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Most recordings and videos available today are protected by copyright laws. To obtain a work that is not in the public domain, it is necessary to get permission from the owner of the copyright. This can be accomplished by paying the appropriate fee at a legal download site. Services such as Napster, Apple iTunes, and Musicmatch provide download permission based on a signed agreement or a service charge. Sometimes owner sites will have an explicit statement saying that it is acceptable to download and reproduce their work without permission, but this is a rare occurrence.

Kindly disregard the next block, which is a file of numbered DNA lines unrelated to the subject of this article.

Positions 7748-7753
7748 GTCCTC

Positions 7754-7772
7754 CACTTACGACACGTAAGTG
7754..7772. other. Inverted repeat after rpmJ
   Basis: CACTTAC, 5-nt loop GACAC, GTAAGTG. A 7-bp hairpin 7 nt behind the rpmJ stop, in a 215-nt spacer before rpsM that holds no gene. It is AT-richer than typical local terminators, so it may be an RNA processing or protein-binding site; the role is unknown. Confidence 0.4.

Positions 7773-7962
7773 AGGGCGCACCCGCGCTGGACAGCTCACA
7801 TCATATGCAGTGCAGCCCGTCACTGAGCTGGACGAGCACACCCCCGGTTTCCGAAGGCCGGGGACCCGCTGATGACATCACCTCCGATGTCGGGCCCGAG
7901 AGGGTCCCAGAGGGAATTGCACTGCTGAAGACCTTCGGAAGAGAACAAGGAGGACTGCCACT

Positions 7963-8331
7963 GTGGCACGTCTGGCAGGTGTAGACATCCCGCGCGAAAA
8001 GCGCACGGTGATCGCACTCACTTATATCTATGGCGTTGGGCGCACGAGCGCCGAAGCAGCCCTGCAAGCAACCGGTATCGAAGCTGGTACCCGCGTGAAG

Accusations of illegal file sharing typically come from either the music or movie industries, in the form of a "DMCA Complaint." The Digital Millennium Copyright Act (DMCA) was passed by the US Congress in 1998 to reform copyright laws for the digital age. It defines penalties such as hefty fines for individuals found guilty of illegally sharing copyrighted materials.
The Recording Industry Association of America (RIAA), Motion Picture Association of America (MPAA), and other companies representing the entertainment industry contact the University when they believe illegal downloads have occurred, providing identifying information that obligates the university to track down the copyright violator.
Other indicators such as high bandwidth consumption may alert the university to the illegal use of information technology resources. As with any such abuse, the user may lose network access, as well as more severe penalties.
To see the UT Techno Tips Student Guide for Peer-to-Peer File Sharing Issues click here